It’s All About The “Barbecue” – Chris Davis Uses Father’s Words Of Wisdom To Shoot For The Stars

Chris Davis, II

By Macerio Clark
The Seattle Medium

Chris Davis, II has been playing basketball since he was a child and has been in love with the game ever since. Davis, a Seattle native known for his sharp shooting, would start playing basketball at parks and schools in the Central District before playing for Team Mocha, an AAU team, up until he was in high school. He then played basketball in Tacoma at Lakes High School.

Davis learned early on during his career that he had to bring his ‘A game’ every time he stepped on the basketball court. His most memorable moment was a game against one of his former coaches at Bellarmine High School. Davis wanted to come out of the contest with a win, but with that, he would have one of the best performances of his basketball career.

“They lost [Bellarmine] because of the things that I was doing,” said Davis. “I had 38 points, 12 rebounds, and 12 assists.”

Reflecting on the game Davis knew that was one of the moments where he would either “barbecue or mildew.” Barbecue or Mildew is not only a phrase, but it is a lifestyle that Davis lives by. From a young age, Davis’ father; Chris Davis, Sr. told him that he is either going to barbecue or mildew and his father’s words stuck with him thus far in life.

“My dad always told me either you’re going to barbecue or mildew.” Davis says. “Mildew is you just sitting there stinking it up not doing nothing… Barbecue is you know, working on it, getting ready for when that opportunity comes.”

Davis’ performance against Bellarmine landed the attention of some of the best basketball prep academies and high schools across the nation such as Spire Academy in Geneva, Ohio and Thomasville located in Thomasville, North Carolina which made his decision tough on what the next chapter of his journey would consist of. Davis chose to attend school at Thomasville instead of Spire due to Spire being farther from home, as well as his family ties in North Carolina where Thomasville is located.

During his time at Thomasville, Davis’ development led him to Fort Valley State, a Division II program in Georgia. Davis played at Fort Valley for two seasons before returning to his hometown Seattle, Washington as he continued to chase his dream of playing professional basketball. Davis then went to Central Washington University where he was a full-time student, where he graduated in June of 2018.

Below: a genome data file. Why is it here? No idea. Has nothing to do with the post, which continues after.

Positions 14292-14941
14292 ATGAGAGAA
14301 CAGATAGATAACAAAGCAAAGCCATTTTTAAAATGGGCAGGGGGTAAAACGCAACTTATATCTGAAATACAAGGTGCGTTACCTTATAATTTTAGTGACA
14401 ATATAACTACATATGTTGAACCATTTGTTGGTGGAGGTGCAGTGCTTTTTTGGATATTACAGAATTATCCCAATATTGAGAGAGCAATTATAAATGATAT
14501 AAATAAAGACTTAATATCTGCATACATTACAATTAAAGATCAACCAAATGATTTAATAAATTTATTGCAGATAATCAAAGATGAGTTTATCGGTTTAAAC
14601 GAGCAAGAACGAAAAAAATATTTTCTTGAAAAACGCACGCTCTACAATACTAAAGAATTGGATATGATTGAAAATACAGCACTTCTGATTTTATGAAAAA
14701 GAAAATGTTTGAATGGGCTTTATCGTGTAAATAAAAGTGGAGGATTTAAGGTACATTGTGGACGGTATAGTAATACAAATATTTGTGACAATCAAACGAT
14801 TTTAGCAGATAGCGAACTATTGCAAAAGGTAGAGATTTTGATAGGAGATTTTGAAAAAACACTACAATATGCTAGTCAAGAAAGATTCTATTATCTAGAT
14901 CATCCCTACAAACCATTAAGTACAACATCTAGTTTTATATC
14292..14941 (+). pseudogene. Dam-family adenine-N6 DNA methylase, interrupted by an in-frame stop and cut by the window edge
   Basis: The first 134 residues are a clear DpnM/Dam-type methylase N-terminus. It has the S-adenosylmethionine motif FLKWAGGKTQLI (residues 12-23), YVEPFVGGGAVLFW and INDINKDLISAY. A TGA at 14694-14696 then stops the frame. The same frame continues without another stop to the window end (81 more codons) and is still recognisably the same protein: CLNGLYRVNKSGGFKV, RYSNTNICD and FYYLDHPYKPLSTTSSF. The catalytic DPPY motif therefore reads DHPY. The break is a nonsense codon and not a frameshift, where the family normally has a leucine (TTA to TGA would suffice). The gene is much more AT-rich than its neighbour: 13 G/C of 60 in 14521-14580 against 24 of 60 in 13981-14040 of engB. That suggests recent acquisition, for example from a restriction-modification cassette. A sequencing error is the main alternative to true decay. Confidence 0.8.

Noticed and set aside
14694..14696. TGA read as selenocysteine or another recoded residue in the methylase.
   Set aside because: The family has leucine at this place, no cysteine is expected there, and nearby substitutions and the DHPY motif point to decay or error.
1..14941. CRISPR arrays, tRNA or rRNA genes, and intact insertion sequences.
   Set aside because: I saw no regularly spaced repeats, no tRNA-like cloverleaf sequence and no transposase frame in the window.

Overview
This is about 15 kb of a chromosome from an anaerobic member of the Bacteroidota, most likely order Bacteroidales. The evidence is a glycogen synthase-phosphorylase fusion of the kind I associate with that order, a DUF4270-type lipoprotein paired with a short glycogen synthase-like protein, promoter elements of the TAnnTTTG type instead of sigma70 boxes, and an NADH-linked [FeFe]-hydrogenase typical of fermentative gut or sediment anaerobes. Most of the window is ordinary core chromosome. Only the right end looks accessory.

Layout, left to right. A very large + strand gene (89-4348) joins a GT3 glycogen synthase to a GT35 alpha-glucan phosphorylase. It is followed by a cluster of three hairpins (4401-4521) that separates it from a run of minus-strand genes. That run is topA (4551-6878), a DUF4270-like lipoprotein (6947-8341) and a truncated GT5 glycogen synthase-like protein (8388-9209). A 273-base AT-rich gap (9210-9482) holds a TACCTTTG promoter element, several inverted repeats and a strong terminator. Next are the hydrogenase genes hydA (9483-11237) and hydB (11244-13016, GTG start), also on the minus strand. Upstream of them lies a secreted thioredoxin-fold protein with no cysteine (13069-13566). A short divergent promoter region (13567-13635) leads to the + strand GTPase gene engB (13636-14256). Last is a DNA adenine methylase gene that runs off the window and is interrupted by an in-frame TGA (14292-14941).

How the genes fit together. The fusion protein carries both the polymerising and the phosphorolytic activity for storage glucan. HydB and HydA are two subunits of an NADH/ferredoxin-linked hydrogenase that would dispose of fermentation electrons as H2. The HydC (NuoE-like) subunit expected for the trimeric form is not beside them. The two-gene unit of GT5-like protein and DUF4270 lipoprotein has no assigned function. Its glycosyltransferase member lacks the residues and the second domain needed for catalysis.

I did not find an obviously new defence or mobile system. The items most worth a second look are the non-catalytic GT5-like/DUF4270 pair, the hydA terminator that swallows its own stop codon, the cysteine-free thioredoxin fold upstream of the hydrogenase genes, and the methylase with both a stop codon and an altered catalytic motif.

Still in pursuit of his dream of playing professional basketball, Davis recently tried out for the Cibapac League in Mexico and had been called back to try out for a higher basketball league also in Mexico called Chihuahua Vive league. However, the showcase was cancelled which opened up a door for Davis close to home. In September, Davis saw a posting of a tryout with the Tacoma Kings, a first-year team in the American Basketball Association (ABA). Two weeks later Davis got the call from the organization that he had made the team and would be signing his first professional contract.

“I felt like I wanted to cry, it was pure joy,” said Davis. “I’ve been on a crazy journey, I’ve been so close and the showcase in Mexico to fall through the way it did and to think it was another setback then this to come out nowhere, it was an opportunity.”

The Tacoma Kings will play their inaugural season in the ABA as the sixth team in the league’s Pacific Northwest division. First year Tacoma Kings coach Mike Marshall says he could not pass up on Davis after seeing his jump shot and the leadership that he can bring to the team.

“I wanted Chris on the Team because I felt he could definitely be an important piece to our team and direction,” said Marshall. “I wanted high character guys who were willing to become better men not just basketball players and I felt Chris displayed those characteristics that we as an organization was looking for.”

During his basketball career, Davis has always had to practice by himself. Although he has gotten accustom to training alone, he knows that if he had someone along side him it would help his shooting rhythm. A partner would allow him to maximize the volume of his drills.

“You know being in the gym by myself is the hardest thing for me,” says Davis, who went to parks by himself where he would work on perfecting his craft and learn to persevere through working out by his self.

Although basketball is Davis’s first love, Davis has a bachelor’s degree in psychology with a minor in sociology. If he reaches his NBA dream and retires from basketball, he plans to use his college education to help guide future youth.

“I want to be a counselor for a high school because it can not just help people with athletics but through real life situations,” says Davis who lost his grandmother, who was his heart and soul, while attending Thomasville.


According to Davis, his grandmother would pray and encourage him before every game and her loss affected his life in a big way. Knowing the affect that a heartbreaking event can have on someone, Davis says he strives to be the positive influence someone may need. Losing his grandmother was something that set him back, but he continued to flourish and keep his foot on the gas just as his grandmother would encourage him to do.

Following his grandmother’s advice, Davis has never let anyone tell him that he cannot do anything as he continues to “barbecue”. He has taken advantage of every opportunity that has presented itself thus far, as he has signed his first professional contract. Everyday he is taking the steps closer to accomplishing his dream of playing in the NBA. By staying focused and working on his craft, he will remain on the path to excellence.